“Tomato is the poor man’s summer bread” (Cretan proverb)
The wild, cherry- size tomato (Lycopersicon esculentum) is a plant which was originated mainly in Ecuador and Peru, but it was cultivated in Mexico, where it was called “tomatl”. It is said that it was taken to Europe by the Conquistadors in the 16th century. The French called it ‘pomme d’ amour’, the apple of love, and the Germans ‘apple of paradise’. The English loved its brilliant red colour but they held the fruit in suspicion because its leaves resembled that of Deadly Nightshade (Belladona), a poisonous plant which also belongs to the Solanaceae, the tomato’s plant family. In 1544, the famous physician and botanologist Matthiolus reports that the Italians ate the tomato but the fact is that they didn’t widely accept it before the beginning of 19th century. Most Europeans afraid its “poisonous” and/ or aphrodisiac qualities, both harmful for body and spirit, so they considered the tomato safer if it was cultivated just for ornamental purposes.
The name Lycopersicon derives from the Greek word “lycos” meaning wolf and the “persicon” meaning peach. It may refer to the tomato’s inferiority to the peach.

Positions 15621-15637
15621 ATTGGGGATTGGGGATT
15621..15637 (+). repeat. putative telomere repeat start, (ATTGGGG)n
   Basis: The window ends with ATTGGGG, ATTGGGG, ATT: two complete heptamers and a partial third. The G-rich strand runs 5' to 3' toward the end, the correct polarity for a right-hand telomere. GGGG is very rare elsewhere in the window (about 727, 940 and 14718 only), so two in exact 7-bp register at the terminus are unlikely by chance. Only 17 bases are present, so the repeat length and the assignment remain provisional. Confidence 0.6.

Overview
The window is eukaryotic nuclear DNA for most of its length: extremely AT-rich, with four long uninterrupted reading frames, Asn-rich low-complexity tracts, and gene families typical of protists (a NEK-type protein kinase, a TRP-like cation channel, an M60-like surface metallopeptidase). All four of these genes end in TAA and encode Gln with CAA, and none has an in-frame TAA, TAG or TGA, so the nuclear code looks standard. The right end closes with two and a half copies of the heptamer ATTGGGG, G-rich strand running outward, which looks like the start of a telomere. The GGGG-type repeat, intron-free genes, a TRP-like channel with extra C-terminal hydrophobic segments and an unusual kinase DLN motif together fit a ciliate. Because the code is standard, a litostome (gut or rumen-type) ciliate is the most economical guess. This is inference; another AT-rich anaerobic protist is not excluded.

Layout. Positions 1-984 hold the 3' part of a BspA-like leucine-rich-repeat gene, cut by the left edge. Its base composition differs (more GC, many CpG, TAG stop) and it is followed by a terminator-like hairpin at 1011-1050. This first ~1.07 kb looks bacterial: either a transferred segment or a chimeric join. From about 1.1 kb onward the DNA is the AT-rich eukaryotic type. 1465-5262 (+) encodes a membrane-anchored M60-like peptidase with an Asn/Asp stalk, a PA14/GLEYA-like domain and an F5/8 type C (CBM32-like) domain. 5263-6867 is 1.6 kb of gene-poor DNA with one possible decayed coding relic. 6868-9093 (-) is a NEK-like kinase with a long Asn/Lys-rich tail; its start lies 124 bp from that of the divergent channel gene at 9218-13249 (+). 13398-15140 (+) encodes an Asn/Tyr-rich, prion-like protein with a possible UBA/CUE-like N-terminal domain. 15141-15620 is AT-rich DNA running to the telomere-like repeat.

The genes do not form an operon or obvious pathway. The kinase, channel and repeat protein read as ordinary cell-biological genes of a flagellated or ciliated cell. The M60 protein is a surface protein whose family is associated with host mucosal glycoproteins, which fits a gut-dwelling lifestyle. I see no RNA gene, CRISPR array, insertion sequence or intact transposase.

The tomato was introduced to Greece in 1818, by Friar Francis. He cultivated some plants in the garden of the Capuchin monastery at the Monument of Lysicrates (built in 335 B.C.) in Athens.
Its acceptance by most Greeks was rather slow. They also considered it poisonous. Recipes using tomatoes didn’t show up in cookbooks and women’s magazines until the last 15 years of 19th century. It is noteworthy that both, magazines and cookbooks, appealed to the middle and upper class and promoted not only the finding of Greekness in local customs but the westernization of culture as well.
The farmers, particularly in the mainland, had strong aversion for the tomatoes till the second decade of 20th century.
However, in 1880 a widespread cultivation of cherry tomatoes (tomatakia) begun in Santorini, a volcanic island with strong winds, limited land resources and sparse rainfall. The cultivation was a struggle against nature.
Tomato paste production from tomataki became one of the major products of the island. From the end of 19th century till 1970 it constituted the base of economic life of Santorini. In 1929 a paste-processing factory was built in the island so the tomato cultivation became particularly profitable. In 1949 12.000 stremmas of land gave 7.0000.000 kilos of tomatoes. The tomato paste was exported to Egypt, Turkey and countries of Middle East.
On the other hand, in 1911, two brothers, Michail and Kostis Manoussakis, had already founded the first Greek canning company, “Kyknos” (kyknos is the greek word for swan). It is still one of the major tomato brands in Greece. Whole peeled tomatoes and tomato paste are of its oldest products.
Today, tomato has attained great importance in Greek cuisine and is a permanent feature in local cooking of Peloponnesos and islands.